In the case of Daniels, the plan Cohen admitted in his guilty plea was less intricate. Cohen negotiated a $130,000 payment to Daniels in exchange for her signature on a nondisclosure agreement. Once again, the money came through a shell company, but this time Cohen initially paid out of pocket and went into debt. Weisselberg comes into this story when Cohen sought reimbursement for the $130,000. Cohen created fake invoices to submit to the Trump Organization, and eventually the Trump Organization’s executives, reportedly including Weisselberg, decided to pay Cohen $420,000 spread out over several months in what they would call a “monthly retainer.” The amount was greater than $130,000 to allow Cohen to recoup the hush money expenses, cover his taxes, and to provide him some additional compensation. Weisselberg was in charge of making these “retainer” payments.
Federal and local prosecutors have been cooperating on various Trump probes. The U.S. attorney’s office for the Southern District of New York began its investigation of Cohen based on a referral from special counsel Robert Mueller, who is investigating Russia’s interference in the 2016 election and whether the Trump campaign cooperated with those efforts. Mueller is continuing to investigate Cohen’s role in a plan to build a Trump Tower in Moscow.
If Weisselberg decided to fully open his kimono and reveal all he knows, the federal investigation in the Southern District of New York would be the most obvious potential beneficiary. However, in some ways, the nature of that office’s interest in Trump is the most mysterious. As of Friday afternoon, it is not known what other subjects that federal investigation is pursuing. If Trump Organization executives, or even the president, are in its cross hairs, then Weisselberg could offer key insights.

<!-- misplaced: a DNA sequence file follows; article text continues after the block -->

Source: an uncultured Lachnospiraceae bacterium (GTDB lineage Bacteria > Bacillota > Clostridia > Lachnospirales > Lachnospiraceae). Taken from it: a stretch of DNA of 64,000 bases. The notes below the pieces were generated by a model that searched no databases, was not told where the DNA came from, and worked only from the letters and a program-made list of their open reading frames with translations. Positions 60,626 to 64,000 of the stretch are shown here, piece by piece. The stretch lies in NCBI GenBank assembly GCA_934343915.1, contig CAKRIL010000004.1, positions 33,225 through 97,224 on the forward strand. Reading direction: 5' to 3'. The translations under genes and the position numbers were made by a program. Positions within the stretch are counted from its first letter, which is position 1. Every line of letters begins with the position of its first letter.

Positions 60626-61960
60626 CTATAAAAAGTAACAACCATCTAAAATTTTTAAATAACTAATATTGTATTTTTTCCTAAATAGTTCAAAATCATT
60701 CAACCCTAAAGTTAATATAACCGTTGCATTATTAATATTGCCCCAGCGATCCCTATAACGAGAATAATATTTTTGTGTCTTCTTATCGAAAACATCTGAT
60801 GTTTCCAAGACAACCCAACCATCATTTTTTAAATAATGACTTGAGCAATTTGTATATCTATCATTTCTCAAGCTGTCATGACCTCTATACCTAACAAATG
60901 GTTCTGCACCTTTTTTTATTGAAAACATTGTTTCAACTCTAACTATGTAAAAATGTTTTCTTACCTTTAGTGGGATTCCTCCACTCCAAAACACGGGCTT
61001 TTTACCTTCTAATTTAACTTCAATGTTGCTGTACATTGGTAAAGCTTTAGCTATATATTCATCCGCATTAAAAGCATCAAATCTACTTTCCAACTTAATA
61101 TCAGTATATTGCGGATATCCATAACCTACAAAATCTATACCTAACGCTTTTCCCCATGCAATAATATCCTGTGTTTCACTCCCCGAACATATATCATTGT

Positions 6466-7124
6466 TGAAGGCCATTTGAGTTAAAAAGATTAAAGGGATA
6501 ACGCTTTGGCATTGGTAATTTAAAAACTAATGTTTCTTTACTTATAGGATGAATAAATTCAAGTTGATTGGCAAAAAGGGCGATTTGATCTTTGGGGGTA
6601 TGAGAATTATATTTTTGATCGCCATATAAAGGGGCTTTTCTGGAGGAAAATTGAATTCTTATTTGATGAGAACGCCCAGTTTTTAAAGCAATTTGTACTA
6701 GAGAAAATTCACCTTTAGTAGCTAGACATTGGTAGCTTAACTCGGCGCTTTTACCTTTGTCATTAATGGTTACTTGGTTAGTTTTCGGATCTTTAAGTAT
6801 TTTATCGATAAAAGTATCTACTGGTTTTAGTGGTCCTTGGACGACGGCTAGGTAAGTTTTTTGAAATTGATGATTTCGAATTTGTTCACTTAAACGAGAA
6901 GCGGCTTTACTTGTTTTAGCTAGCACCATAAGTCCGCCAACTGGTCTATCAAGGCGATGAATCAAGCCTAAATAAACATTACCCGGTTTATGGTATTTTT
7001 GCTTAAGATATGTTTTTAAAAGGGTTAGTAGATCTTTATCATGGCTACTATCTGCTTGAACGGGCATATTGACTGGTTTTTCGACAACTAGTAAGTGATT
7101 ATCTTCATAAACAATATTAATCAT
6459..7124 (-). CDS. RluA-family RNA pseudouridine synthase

Special counsel Mueller’s investigation, headquartered in Washington, D.C., is another potential beneficiary. For Mueller’s investigators, Weisselberg could detail the nature and extent of the financing the Trump Organization has received from sources connected to Russia. He could also offer them insight into any investments or potential investments Trump has made either in Russia or with Russian partners. A spokesperson for the special counsel’s office declined to comment for this story.
Weisselberg could also potentially be a valuable material witness in the New York attorney general’s state-level investigation into President Trump’s charitable foundation. In June, New York Attorney General Barbara Underwood filed a lawsuit against the Trump Foundation alleging a “pattern of illegal conduct,” including “willful self-dealing.” Weisselberg has long been the treasurer of the Trump Foundation. In preparation for its lawsuit, the attorney general’s office conducted a lengthy interview with Weisselberg and obtained his emails. The investigators allege that Weisselberg collaborated with Trump and campaign officials in advance of the 2016 Iowa primary to use the charity’s funds to benefit the campaign. The New York attorney general’s office declined to comment on Weisselberg.
After Weisselberg’s deal became public on Friday morning, speculation intensified about the information that such a well-placed cooperative witness could provide to investigators looking into Trump’s business and personal affairs. Bloomberg Opinion Executive Editor Tim O’Brien was among the chorus on Twitter.
“Weisselberg’s cooperation takes the Mueller and SDNY investigations out of some of the penny ante stuff in play so far and into the heart of the Trump Organization and President Trump’s business history. The game gets started here,” O’Brien wrote.
With Weisselberg’s deal relatively limited in scope, that game will have to wait — for now.
Updated at 9:32 pm with comments from Rudy Giuliani.